Monday, April 9, 2012

Prosecutors Withheld Key Evidence: The Field Isn't Level

The full story, as published in the Denton Record Chronicle, is below:

Prosecutors accused of withholding key evidence in assault trial

A state district judge has banned two assistant district attorneys assigned to his courtroom from returning, ruling that they committed prosecutorial misconduct and don’t have “the innate intellect of a fifth-grader.”

Bill Schultz and Forest Beadle were working as family violence prosecutors, trying Silvano Uriostegui on a charge of aggravated assault with a deadly weapon in the 158th District courtroom of Judge Steve Burgess. After Burgess’ March 2 ruling that they willfully withheld exculpatory evidence from the defense — evidence that would have helped in his defense — Schultz was moved to the district attorney’s civil division and Beadle was moved into the 16th District Court.

Both men declined comment, citing policy to refer questions to the first assistant district attorney, who acts as spokeswoman for the department.

District Attorney Paul Johnson has defended the two prosecutors, and Jamie Beck, first assistant district attorney, said they were not disciplined but rather counseled on the law as it pertains to the sections the judge ruled they violated during that trial. She said they would be required to take remedial courses in issues surrounding exculpatory evidence.

Beck replied in answer to written questions for this story that she did not believe the two were guilty of prosecutorial misconduct.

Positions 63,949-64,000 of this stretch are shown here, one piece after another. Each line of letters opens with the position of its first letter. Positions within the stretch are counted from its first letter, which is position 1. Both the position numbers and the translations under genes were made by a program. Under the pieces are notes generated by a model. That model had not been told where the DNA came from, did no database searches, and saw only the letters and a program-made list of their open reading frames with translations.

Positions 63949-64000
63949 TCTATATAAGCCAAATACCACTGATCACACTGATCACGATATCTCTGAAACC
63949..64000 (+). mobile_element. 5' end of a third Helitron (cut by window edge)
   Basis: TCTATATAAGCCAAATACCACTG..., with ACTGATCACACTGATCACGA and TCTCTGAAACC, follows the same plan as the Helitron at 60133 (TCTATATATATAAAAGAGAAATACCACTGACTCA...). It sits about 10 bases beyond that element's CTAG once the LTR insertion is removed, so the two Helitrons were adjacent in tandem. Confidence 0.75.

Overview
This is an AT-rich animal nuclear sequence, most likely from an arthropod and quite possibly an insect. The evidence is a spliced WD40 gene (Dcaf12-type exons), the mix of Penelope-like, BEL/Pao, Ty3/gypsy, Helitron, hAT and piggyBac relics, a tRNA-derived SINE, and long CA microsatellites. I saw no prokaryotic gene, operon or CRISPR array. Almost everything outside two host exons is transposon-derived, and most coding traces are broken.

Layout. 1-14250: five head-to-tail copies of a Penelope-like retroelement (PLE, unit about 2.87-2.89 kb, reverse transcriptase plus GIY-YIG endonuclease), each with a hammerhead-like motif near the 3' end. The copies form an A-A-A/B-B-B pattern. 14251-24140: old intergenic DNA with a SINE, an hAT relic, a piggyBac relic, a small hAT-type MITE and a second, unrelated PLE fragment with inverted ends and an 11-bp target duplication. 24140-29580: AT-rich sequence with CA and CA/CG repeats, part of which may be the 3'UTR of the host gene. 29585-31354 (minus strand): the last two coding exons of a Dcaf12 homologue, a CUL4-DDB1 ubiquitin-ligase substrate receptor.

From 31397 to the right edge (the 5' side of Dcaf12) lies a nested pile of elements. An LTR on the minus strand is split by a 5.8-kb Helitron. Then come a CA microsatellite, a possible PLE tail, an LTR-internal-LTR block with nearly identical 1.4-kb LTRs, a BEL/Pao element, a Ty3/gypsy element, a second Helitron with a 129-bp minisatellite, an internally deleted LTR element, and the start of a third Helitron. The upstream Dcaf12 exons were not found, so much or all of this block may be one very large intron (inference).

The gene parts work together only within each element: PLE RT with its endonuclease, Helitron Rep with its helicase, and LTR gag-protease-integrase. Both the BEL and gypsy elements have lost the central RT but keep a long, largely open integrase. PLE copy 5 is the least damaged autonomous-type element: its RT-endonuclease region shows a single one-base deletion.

“I think the case was dismissed by the judge based on the judge’s findings that evidence favorable to the accused was not turned over to the defense and the judge found that action was willful,” Beck wrote. “We do not agree with that finding, but still will not seek an appeal that the judge abused his discretion, which is the standard on appeal.”

Defense lawyer Victor Amador represented Uriostegui at trial. He protested that he had not been given evidence vital to his client’s defense prior to the trial when the victim of the assault testified that she never saw her attacker’s face and referred to the person as “he or she.” She testified that she only told police at the time that she believed it was her husband because of his smell and because the sole of one boot looked familiar, according to court records.

Amador told the judge he advised his client to plead guilty based on a positive identification and that the prosecutors had known for a month what the victim planned to say on the witness stand but never told him that. Prosecutor Bill Schultz acknowledged on the witness stand that he knew but said he believed her description was a positive identification.